The news appeared dire: a web report of serious problems connected to Apple's iPhone and the stock gets whacked. No, that's not a story from today. That news harkened back to June 3 when the website engadget.com reported erroneously of an internal Apple memo purporting to show that iPhone's launch would be delayed six months.
That day, as that "news" broke, my Blackberry went crazy, the phones starting ringing off the hook. "Get in the (anchor) chair," I was told. "News breaking!" What was it, I asked? "iPhone delays." Was it confirmed? "It's on the web." Great. Was it confirmed? Give me ten minutes, I said. You don't have ten minutes, I was told. Stock's reacting.
It took me five minutes to reach Apple spokesman Steve Dowling who asked for more time to see what was going on. I told him you have two minutes, as I put on my microphone and plugged in my earpiece.
He called 90 seconds later. I asked him if there were a Post-it note on his monitor telling him he was about to have a bad day. "No," he said. "That memo is a fake. iPhone is on time."
I went with the story 20 seconds later. The stock instantly recovered and even went positive. And the story was retracted. It took a few minutes, but the story -- our story -- was accurate.
Flash forward to today: reports -- rumors -- of an Apple production problem that could cut iPhone manufacturing in half, from 9 million units this quarter to 4.5 million from the website thestreet.com.
Apple's stock tanks. Hard. Three percent. Five percent. Seven percent. Thestreet.com's reporter Scott Moritz writes: "The chatter that sent the stock down was that Apple was reducing its production of iPhones from '9 million units to 4.5 million units' according to a note from the stock trading desk at Miller Tabak & Co.
"The trading note, issued in an attempt to explain why Apple shares were down in heavy volume despite a lack of apparent news, cites talk on Wall Street and also points to speculation that the cuts may be coming in iPod production."
Sounds intense. If it were true.
The note reportedly came from trader Peter Boockvar. I called him this evening and he not only distanced himself from the note, but says there never was one. No alert. No broad warning to clients or traders of any kind. Turns out one trader was communicating with one
client via email and when asked whether he had heard of the rumors, Boockvar said yes and from then on, the "news" was attributed to his firm.
"We weren't issuing any kind of report," Boockvar tells me. "We don't have an Apple analyst. We don't even have a tech analyst!"
But the damage was done. I got a mention of this on at the end of Closing Bell near 5 p.m. EDT today. Trouble was, the trading day was already done, and Apple investors saw $8 billion in market cap wiped away because of what seems like overly aggressive reporting that turned out not to be true.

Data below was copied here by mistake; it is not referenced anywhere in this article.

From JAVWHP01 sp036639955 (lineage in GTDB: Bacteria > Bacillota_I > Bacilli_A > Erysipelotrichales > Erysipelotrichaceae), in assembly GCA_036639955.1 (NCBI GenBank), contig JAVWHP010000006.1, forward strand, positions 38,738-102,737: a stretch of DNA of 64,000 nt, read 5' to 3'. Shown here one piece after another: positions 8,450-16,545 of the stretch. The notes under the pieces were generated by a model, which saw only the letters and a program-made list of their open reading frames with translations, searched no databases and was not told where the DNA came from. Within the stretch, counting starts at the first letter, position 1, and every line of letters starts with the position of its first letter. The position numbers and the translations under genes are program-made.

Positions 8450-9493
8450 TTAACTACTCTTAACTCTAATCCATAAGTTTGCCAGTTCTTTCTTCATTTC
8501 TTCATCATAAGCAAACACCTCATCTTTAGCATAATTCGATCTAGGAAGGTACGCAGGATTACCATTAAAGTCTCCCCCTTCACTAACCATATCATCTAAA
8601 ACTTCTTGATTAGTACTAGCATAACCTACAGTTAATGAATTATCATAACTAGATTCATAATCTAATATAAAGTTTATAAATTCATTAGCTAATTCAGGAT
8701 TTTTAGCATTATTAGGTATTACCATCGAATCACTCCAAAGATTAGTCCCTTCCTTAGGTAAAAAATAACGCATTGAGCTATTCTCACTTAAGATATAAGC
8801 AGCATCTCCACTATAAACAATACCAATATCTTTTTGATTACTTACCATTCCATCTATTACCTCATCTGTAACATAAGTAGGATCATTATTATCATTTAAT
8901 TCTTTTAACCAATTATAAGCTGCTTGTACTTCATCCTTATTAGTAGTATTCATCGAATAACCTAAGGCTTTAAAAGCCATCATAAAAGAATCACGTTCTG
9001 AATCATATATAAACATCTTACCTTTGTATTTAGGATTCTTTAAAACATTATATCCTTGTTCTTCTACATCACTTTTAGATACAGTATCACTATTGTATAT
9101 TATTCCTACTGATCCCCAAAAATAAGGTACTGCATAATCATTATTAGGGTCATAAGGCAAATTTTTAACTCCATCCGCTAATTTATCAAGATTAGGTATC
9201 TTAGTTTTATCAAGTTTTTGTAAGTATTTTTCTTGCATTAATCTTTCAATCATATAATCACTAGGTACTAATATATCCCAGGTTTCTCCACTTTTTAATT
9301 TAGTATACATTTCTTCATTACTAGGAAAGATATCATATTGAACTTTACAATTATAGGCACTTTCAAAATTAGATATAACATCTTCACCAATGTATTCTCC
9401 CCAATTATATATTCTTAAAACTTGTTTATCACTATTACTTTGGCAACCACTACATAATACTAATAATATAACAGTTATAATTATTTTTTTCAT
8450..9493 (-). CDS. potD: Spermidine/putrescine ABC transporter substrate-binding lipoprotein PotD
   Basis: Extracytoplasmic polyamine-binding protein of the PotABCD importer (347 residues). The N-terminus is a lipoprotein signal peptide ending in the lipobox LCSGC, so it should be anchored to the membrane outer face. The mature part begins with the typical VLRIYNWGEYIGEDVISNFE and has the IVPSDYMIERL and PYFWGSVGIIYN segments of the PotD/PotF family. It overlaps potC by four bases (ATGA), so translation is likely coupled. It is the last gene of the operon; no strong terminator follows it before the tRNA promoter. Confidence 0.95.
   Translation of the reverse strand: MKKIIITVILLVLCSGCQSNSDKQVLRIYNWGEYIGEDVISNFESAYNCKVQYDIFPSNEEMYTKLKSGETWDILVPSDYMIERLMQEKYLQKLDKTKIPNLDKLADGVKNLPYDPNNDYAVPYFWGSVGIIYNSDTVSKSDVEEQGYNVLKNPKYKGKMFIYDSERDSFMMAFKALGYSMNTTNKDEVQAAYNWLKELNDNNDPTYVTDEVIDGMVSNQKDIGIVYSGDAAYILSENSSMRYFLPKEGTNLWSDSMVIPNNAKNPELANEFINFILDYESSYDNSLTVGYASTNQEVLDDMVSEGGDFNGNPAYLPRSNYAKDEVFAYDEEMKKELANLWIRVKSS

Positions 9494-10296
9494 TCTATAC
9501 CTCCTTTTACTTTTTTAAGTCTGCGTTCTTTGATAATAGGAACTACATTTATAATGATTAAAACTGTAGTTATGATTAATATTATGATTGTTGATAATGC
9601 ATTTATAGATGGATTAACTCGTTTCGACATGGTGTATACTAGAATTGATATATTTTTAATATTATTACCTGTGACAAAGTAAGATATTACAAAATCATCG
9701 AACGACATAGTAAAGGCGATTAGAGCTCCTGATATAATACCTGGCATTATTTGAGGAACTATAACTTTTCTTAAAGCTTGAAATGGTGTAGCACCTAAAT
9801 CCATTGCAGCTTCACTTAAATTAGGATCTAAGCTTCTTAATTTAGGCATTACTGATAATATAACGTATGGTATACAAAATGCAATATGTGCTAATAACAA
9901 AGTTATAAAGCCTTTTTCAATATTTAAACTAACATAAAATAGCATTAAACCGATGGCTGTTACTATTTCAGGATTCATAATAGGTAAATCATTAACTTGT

I'm all for aggressive. I'm all for peeling back the PR white-wash that can dominate tech news from time to time. I'm all for working fast and being tough. I'm also all for being fair; and mostly, I'm all for being right. I've made my fair share of mistakes. You can't do this job properly without making mistakes. Even the best basketball and water polo and hockey players commit fouls and penalties when they play the game.
But today's coverage of Apple just seemed sloppy. And sadly, the company and its shareholders paid the price. I talked with another trader at Miller Tabak who told me he was just stunned at what happened today. How simple conversation between one individual and
another could instantly be blown so far out of proportion. And for no apparent reason. He was shocked.
Today's Apple action is a wrenching reminder that investors can no longer be content simply considering the source. Investors have to take matters into their own hands and do some research of their own.
Especially with journalistic lines so blurred nowadays between TV, internet, newspapers, and blog; all of whom proclaiming their legitimacy, accuracy and relevance. I'm not proclaiming my perfection; or even CNBC's. I've copped to mistakes I've made. And that's the lesson here: we all make mistakes.
It's just that this one could've easily been avoided with a little more attention paid to "journalism," and a little less paid to the "noise." Type first and ask questions later doesn't work in print, on the air, or even online.
Apple should be an interesting play on Wednesday. It's almost like the company's going to be on sale: 7% off!